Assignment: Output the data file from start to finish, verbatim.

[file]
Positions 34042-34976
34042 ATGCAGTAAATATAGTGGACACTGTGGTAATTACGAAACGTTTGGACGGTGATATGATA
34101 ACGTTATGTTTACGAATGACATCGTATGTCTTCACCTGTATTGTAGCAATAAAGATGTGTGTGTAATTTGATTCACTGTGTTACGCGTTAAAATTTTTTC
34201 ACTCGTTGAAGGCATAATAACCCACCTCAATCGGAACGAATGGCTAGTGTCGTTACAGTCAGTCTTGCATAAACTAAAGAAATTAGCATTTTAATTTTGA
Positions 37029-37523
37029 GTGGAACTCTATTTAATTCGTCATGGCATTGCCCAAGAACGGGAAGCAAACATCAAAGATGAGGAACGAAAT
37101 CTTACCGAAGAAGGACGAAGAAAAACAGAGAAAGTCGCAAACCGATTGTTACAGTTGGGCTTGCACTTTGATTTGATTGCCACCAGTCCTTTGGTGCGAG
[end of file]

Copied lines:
Positions 34042-34976
34042 ATGCAGTAAATATAGTGGACACTGTGGTAATTACGAAACGTTTGGACGGTGATATGATA
34101 ACGTTATGTTTACGAATGACATCGTATGTCTTCACCTGTATTGTAGCAATAAAGATGTGTGTGTAATTTGATTCACTGTGTTACGCGTTAAAATTTTTTC
34201 ACTCGTTGAAGGCATAATAACCCACCTCAATCGGAACGAATGGCTAGTGTCGTTACAGTCAGTCTTGCATAAACTAAAGAAATTAGCATTTTAATTTTGA
Positions 37029-37523
37029 GTGGAACTCTATTTAATTCGTCATGGCATTGCCCAAGAACGGGAAGCAAACATCAAAGATGAGGAACGAAAT
37101 CTTACCGAAGAAGGACGAAGAAAAACAGAGAAAGTCGCAAACCGATTGTTACAGTTGGGCTTGCACTTTGATTTGATTGCCACCAGTCCTTTGGTGCGAG